Most people will notice that their hearing suddenly goes down but that they are not completely deaf in this ear. This is because the ear drum now has a hole in and cannot transmit sound as well as it did before.

Most burst ear drums will heal themselves in 6-12 weeks and water must be kept strictly out of the ear to allow the delicate cells to reform and heal to a normal-strength, waterproof ear drum. This can be frustrating for surfers.

If the ear drum does not heal itself then a specialist can perform surgery to patch it. This operation is called a myringoplasty and the patient needs to be put to sleep with a general anaesthetic and have the ear drum lifted up and patched with a piece of skin from behind the ear. The ear needs to be kept dry for at least 6 weeks afterwards while it heals. 


Ear Problem 3 - Exostoses / Surfer’s Ear

Surfer’s ear is often seen in people who surf a lot in cold water. For some reason the cold water causes bone near the external ear canal to grow in hillocks and causes narrowing of the canal. This narrowing of the external ear canal means that water and dead skin gets trapped behind the narrow points and this water then stagnates and causes infection.

Surfers with this condition often complain of a sensation of the water being trapped in their ear which they cannot clear by shaking or tilting their head,  followed by repeated ear infections.

The first simple treatment for surfer’s ear is to try and prevent the problem by avoiding cold water exposure using ear plugs.

Once the boney overgrowth is present it does not go away, and in severe cases surgery is required to lift the skin off the boney overgrowths and drill away the excess bone. This is a little like re-boring a pipe. Once surgery is performed the ear needs to be kept dry for some weeks/months to allow the skin to heal again and leave an infection free, waterproof ear.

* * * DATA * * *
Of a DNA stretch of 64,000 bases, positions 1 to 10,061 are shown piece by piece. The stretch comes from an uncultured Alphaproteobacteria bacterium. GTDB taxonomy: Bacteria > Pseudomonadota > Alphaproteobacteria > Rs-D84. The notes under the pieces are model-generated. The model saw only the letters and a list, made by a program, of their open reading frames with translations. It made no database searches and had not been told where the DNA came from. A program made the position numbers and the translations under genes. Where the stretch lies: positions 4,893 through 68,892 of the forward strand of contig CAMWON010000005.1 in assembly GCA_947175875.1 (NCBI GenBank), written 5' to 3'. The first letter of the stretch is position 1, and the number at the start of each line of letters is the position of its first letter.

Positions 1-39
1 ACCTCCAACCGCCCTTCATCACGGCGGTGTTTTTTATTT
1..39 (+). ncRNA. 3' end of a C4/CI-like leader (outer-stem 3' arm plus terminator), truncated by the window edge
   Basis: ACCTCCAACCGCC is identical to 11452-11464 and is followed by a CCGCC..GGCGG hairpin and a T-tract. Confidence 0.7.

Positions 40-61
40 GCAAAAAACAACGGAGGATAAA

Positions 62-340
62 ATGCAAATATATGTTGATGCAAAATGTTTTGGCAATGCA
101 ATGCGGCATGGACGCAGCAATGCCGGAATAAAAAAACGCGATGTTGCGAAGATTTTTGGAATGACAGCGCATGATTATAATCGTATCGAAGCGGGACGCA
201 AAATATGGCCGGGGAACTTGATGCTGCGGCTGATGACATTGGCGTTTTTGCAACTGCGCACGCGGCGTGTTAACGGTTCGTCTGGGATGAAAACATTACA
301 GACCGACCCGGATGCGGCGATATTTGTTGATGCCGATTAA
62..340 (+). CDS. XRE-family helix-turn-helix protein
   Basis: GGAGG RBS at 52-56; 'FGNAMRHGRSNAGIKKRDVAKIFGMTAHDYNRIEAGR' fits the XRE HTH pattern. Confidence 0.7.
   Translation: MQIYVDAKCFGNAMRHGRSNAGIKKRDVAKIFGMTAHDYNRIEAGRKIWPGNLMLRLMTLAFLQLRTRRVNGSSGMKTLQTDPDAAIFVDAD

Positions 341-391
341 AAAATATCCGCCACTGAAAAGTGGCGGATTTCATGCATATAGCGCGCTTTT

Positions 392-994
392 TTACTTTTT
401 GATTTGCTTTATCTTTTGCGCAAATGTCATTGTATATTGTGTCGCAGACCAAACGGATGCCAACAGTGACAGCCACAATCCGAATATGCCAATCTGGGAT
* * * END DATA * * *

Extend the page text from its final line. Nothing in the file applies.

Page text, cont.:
Remember, there are many other conditions which occur in the ear and the three above are just an example of some of the more common ones. Your doctor or specialist should always see you individually before a diagnosis is made.

Many thanks for taking the time to read this article and for filling out the anonymous medical survey below about ear problems in surfers. By filling this out you will contribute to our understanding about ear pathology in people who surf around the world. Please feel free to pass on the link to other surfers. In due course once the research is completed it will be submitted for publication in a reputable medical journal.

- Dr Chris Foxton


Get involved

As an Ear, Nose and Throat Doctor and keen surfer Dr. Foxton is conducting medical research to the type and frequency of ear problems surfers experience.

If you’d like to help, please take the time to complete this 2-3 minute online survey about your ears and surfing. This is strictly confidential and you must not leave your name.


Tags: medical , health , ear (create Alert from these tags)